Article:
Definition and Overview

Lung surgery follow-up is an appointment with a lung specialist (pulmonologist) following a surgical procedure.

The lungs are a pair of lobes that are enclosed inside the rib cage. They are composed of blood vessels and sacs that work together to draw in oxygen, which enriches the blood that the heart distributes throughout the body to sustain life. The lungs are also responsible for expelling carbon dioxide, which is the body’s waste product.

Lungs, just like any part and organs of the body, can be damaged for a variety of reasons including but not limited to the presence of infections, diseases and injuries. Although in certain cases, medications and other non-invasive treatments work, there are instances wherein the doctor may recommend lung surgery as the primary and ideal option.

Often, lung surgery is recommended to remove a part or the entire lung (a person can survive with only one lung). In more serious cases, lung transplantation is performed. Regardless of the reason for the surgery, the procedure requires follow-up care.

Who Should Undergo and Expected Results

A lung surgery follow-up is performed:

  • For lung cancer patients – Lung cancer is one of the most common types of cancer that affects both men and women worldwide. Some forms of this condition are aggressive that surgery is almost always the first line of treatment. The follow-up at this point is carried out to monitor the recovery of the patient, especially since complications such as internal bleeding, difficulty in breathing and infection can occur.

  • For those who have undergone a lung transplant – A major concern for lung transplant patients is organ rejection. Follow-up is necessary to ensure that this doesn’t happen or it is mitigated as soon as the symptoms appear.

  • To track spread and recurrence – For those who have undergone lung cancer surgery, oncologists monitor the possibility of recurrence, which normally occurs within the first two years after the end of treatment, which may include chemotherapy and radiotherapy.

  • To encourage smoking cessation – A major part of follow-up care is to ensure that controllable risks are managed. These include smoking cessation. Lung cancer, for example, can be linked to many factors including genetics, but smoking still accounts for 90% of diagnosed cases. Smoking can also lead to progressive diseases such as COPD (COPD).

How Does the Procedure Work?

A lung surgery follow-up is performed right after the procedure. But prior to that, its details are discussed even before the operation. This is to ensure that expectations are clear—that is, the patient must continue to see his doctor even after the treatment has been completed.

The follow-up interval depends on a number of factors, such as the outcome of the surgery, the condition being treated and its severity, the overall condition of the patient and prognosis. If it’s a lung cancer surgery, intervals are shorter during the first two years. In the first year, follow-ups are scheduled every three months. In the second year, the frequency may be three times a year. When the patient has already reached the third to fourth year, twice a year will do. After this period, once a year is recommended.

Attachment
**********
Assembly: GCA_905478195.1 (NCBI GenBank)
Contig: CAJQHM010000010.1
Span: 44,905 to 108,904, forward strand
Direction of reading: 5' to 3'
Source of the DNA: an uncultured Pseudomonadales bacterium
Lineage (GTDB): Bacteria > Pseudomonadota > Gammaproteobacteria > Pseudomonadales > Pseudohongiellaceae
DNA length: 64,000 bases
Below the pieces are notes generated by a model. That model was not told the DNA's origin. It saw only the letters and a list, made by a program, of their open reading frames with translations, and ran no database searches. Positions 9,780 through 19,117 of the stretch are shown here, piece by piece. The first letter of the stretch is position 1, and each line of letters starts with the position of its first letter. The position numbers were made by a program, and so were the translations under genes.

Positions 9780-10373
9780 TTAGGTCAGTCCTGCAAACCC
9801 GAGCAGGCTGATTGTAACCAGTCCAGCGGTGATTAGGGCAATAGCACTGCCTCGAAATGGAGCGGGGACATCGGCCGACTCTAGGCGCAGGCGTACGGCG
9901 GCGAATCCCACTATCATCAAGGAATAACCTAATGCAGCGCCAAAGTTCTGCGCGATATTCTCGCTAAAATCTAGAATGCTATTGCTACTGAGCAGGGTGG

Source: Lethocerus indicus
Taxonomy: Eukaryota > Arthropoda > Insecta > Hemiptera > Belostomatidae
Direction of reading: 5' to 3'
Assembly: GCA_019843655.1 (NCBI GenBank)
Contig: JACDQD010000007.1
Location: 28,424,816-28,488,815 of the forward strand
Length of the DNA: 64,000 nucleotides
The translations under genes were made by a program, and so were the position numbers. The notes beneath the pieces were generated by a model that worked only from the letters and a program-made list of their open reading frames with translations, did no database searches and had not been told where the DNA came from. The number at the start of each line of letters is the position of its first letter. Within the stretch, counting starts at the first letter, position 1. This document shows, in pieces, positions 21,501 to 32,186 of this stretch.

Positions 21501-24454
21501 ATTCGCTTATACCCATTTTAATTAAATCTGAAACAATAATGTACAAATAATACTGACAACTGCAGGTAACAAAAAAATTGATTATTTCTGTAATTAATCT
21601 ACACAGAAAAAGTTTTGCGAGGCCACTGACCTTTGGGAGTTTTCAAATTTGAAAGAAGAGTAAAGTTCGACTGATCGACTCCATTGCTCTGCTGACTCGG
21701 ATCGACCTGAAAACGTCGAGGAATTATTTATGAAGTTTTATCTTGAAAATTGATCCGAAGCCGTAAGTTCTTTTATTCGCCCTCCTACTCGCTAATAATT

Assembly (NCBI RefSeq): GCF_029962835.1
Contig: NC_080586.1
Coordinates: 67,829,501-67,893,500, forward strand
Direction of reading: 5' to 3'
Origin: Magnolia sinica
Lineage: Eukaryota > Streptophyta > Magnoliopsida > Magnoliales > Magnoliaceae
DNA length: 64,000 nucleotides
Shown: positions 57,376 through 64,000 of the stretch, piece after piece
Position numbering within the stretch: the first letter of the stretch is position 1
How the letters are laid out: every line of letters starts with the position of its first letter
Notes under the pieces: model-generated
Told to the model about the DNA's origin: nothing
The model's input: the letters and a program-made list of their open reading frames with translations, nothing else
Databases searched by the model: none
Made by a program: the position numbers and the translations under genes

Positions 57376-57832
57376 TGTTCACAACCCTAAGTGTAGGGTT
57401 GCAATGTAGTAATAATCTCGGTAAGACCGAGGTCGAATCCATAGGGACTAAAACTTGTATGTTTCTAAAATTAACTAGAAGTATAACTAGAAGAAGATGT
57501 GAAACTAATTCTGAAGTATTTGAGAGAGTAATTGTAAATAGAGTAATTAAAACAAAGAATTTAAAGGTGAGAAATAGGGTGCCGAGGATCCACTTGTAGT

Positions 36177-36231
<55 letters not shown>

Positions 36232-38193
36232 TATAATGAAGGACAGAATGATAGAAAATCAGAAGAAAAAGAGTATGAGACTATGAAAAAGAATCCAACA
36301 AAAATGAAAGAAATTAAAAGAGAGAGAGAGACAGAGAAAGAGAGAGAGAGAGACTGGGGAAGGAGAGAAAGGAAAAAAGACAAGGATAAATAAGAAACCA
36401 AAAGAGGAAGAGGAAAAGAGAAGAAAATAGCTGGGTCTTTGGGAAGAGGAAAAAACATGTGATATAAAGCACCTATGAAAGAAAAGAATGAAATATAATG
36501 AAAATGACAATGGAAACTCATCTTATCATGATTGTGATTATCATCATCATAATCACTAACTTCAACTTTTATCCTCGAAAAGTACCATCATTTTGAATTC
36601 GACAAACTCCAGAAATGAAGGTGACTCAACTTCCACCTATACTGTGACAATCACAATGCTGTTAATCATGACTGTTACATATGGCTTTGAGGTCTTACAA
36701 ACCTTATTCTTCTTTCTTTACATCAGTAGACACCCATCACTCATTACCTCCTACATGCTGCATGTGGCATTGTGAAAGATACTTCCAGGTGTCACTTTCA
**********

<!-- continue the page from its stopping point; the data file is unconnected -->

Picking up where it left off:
In each follow-up consultation, the doctor may ask about:

  • Any feeling of discomfort such as chest pain (chest pain is actually common among those who have undergone surgery, but oftentimes, this occurs because the scar is healing)
  • Difficulty in breathing
  • Response to medication
  • Update in medical history including the diagnosis of another illness
  • Lifestyle
  • Activities performed


To ensure the patient’s health, the doctor may recommend tests such as X-ray, CT and MRI scans, and a physical exam. The follow-up may also be used for treatments that are relevant to surgery like chemotherapy and radiotherapy.

Although a follow-up consultation is scheduled at predetermined dates, a patient may request for an immediate and unscheduled appointment if symptoms are experienced.

Possible Risks and Complications

Many patients experience a high level of anxiety at least a few days before the follow-up. That’s understandable, however, since the idea of having complications or experiencing recurrence can be daunting. But this may only prevent the patient from sticking to his follow-up care plan. In turn, the doctor can fail to monitor recurrence or spread, the progress of an existing disease, or the patient’s lifestyle that may be risking his survival. A good relationship between the doctor and the patient, one that’s built on comfort and trust, may help reduce the worry.

References:

  • Putnam JB Jr. Lung, chest wall, pleura, and mediastinum. In: Townsend CM Jr., Beauchamp RD, Evers BM, Mattox KL, eds. Sabiston Textbook of Surgery. 19th ed. Philadelphia, PA: Saunders Elsevier; 2012:chap 58.

  • Tsiouris A, Horst HM, Paone G, Hodari A, Eichenhorn M, Rubinfeld I. Preoperative risk stratification for thoracic surgery using the American College of Surgeons National Surgical Quality Improvement Program data set: Functional status predicts morbidity and mortality. J Surg Res. 2012: epub ahead of print.

  • Wiener-Kronish JP, Shepherd KE, Bapoje SR, Albert RK. Preoperative evaluation. In: Mason RJ, Broaddus C, Martin T, et al, eds. Murray and Nadel's Textbook of Respiratory Medicine. 5th ed. Philadelphia, PA: Saunders Elsevier;2010:chap 26.

Share This Information: